"A journey in the realm of systems"

Home Page

The Way
(Site Navigation


Leadership and Management
A Structural Perspective

The Way of Systems

Leadership & Management

A Structural Perspective

The following is an elaboration of an idea which has been kicking around for quite some time and I just wanted to get it roughed out so I didn't lose it. The idea has to do with a perception that management is essential a push operation while leadership is a pull operation. As I try to think about where the concept originated it seems to be something which emerged from DePree (1989). Although there were many things things about this work which were memorable there were two particular ones that have stuck very profoundly.

  • The first responsibility of a leader is to define reality. The last responsibility is to say, "thank you." In between the leader should be a servant.

  • One should think of a leader as a bus driver. If you don't take people where they want to go they get off the bus.

As I thought about the traditional definition of management as, planning, organizing, directing, and controlling, in conjunction with hierarchical structure it seemed there was a characteristic result associated with the structure I had not previously considered or seen described.

Organizations generally tend to pursue objectives of one type or another. From this I decided to view the structure rotated 90 degrees with a management implication.

Now this part may be a bit difficult but imagine this structure made out of toothpicks and gumdrops. And as the management emphasis is applied the structure has a natural tendency to fan out.

As a result of this fan out the organization will have a tendency to be less focused on its objective(s) and less effective in achieving them. As a result of this management effort is not simply applied from the perspective previously indicated. Management effort is applied in from numerous perspectives simply attempting to keep the organization focused on the objective. This management effort is essentially to compensate for the natural fan out tendency of the structure.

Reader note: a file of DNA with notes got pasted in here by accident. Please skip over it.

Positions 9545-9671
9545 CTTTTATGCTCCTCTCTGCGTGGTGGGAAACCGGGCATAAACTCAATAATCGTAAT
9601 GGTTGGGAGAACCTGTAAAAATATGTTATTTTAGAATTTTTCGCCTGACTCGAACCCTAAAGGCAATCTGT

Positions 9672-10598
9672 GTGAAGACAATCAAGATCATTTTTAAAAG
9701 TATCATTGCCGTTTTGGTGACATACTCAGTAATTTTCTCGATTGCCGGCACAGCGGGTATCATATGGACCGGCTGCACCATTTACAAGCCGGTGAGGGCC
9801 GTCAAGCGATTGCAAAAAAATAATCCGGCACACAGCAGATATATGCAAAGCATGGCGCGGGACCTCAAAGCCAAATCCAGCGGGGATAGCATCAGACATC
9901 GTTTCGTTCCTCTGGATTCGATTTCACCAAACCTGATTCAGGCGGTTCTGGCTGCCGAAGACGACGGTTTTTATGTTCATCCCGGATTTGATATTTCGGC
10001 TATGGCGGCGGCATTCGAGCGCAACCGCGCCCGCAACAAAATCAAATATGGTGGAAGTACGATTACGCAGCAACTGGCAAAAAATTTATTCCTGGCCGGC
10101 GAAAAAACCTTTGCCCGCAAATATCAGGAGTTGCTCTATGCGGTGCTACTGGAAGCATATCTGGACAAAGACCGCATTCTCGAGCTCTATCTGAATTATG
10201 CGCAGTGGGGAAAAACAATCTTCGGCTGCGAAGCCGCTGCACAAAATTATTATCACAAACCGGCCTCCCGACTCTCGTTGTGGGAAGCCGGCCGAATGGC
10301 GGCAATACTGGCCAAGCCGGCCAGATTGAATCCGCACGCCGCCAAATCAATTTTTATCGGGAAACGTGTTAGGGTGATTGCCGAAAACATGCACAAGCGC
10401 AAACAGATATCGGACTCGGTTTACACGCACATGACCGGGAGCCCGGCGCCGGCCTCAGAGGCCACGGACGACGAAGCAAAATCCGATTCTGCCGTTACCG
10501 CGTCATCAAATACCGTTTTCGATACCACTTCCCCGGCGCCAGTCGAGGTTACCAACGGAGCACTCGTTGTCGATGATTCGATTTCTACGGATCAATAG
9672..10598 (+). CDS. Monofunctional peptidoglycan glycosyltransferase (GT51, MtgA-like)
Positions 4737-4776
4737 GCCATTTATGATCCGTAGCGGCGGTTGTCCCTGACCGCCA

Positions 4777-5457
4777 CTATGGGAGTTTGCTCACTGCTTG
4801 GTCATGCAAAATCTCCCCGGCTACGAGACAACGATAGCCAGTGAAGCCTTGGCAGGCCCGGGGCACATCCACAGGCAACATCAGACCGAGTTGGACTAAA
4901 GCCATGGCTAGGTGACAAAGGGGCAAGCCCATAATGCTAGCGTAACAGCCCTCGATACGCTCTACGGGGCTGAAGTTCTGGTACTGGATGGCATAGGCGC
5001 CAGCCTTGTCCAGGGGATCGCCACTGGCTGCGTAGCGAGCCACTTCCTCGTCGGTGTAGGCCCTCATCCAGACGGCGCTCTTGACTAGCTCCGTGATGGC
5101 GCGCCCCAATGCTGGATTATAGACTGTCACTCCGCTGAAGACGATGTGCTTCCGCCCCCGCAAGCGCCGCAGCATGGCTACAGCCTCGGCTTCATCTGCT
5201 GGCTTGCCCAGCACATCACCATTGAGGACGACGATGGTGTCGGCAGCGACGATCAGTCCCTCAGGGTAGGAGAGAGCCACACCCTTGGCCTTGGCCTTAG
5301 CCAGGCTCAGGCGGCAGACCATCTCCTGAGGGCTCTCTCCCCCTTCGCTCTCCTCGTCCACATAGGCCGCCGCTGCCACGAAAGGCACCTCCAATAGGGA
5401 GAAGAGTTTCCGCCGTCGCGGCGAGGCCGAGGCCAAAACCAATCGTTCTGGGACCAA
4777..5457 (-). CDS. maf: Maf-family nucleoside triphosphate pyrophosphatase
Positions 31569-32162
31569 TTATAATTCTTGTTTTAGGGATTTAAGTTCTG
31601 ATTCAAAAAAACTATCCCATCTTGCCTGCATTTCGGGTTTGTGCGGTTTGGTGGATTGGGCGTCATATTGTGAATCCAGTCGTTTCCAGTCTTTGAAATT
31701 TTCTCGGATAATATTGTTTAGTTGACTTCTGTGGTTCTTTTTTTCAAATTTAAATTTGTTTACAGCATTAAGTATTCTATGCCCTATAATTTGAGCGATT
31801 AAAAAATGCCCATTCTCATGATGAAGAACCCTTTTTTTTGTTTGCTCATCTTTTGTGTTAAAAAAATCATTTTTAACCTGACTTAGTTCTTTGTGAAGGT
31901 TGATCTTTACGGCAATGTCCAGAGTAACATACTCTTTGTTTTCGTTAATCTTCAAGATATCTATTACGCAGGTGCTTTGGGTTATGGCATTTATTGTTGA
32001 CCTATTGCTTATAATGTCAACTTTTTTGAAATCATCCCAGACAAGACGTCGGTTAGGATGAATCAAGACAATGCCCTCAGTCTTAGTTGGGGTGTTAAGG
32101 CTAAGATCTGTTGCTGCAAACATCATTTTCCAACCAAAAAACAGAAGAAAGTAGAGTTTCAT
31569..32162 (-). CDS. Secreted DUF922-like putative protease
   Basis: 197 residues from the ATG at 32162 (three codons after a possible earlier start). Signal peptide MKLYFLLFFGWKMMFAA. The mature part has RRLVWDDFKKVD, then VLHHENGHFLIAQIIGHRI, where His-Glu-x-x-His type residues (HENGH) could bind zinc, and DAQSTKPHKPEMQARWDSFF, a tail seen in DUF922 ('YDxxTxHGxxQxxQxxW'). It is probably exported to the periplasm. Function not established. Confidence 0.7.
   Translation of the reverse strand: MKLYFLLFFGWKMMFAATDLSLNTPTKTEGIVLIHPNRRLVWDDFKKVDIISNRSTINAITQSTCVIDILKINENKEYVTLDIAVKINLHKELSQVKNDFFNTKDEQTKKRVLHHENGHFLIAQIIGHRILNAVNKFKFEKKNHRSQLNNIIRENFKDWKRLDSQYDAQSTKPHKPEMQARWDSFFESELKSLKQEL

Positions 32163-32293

It should be readily apparent that all compensating effort is essentially added overhead to the organizational operation. Wouldn't it be nice if one didn't have to expend all this additional effort to keep the organization focused on its objective(s).

Think about this structure again made out of toothpicks and gumdrops consider what happens when you turn it around and pull on it, rather than push on it. The natural tendency is for the structure to attempt to come into alignment focused on the direction of the leadership.

Now it would appear that I have lead you down a path to consider leadership and management as mutually exclusive alternatives.

Yet, consider the possibility if the paradigm were changed to consider the pursuit of leadership and management in an integrated fashion.

This might be doable if we were to alter the perception of the role of management. If management were a supportive function rather than a directive function the diagram might look somewhat like the following. In this context is seems that management would be a service providing function offering training, development, coaching, mentoring, and the like, rather than performing the traditional planning, organizing, directing and controlling functions.

Just a set of thoughts I didn't want to lose. Your comments are most welcome.

theWay of Systems * Feedback * Musings
Copyright © 2004 Gene Bellinger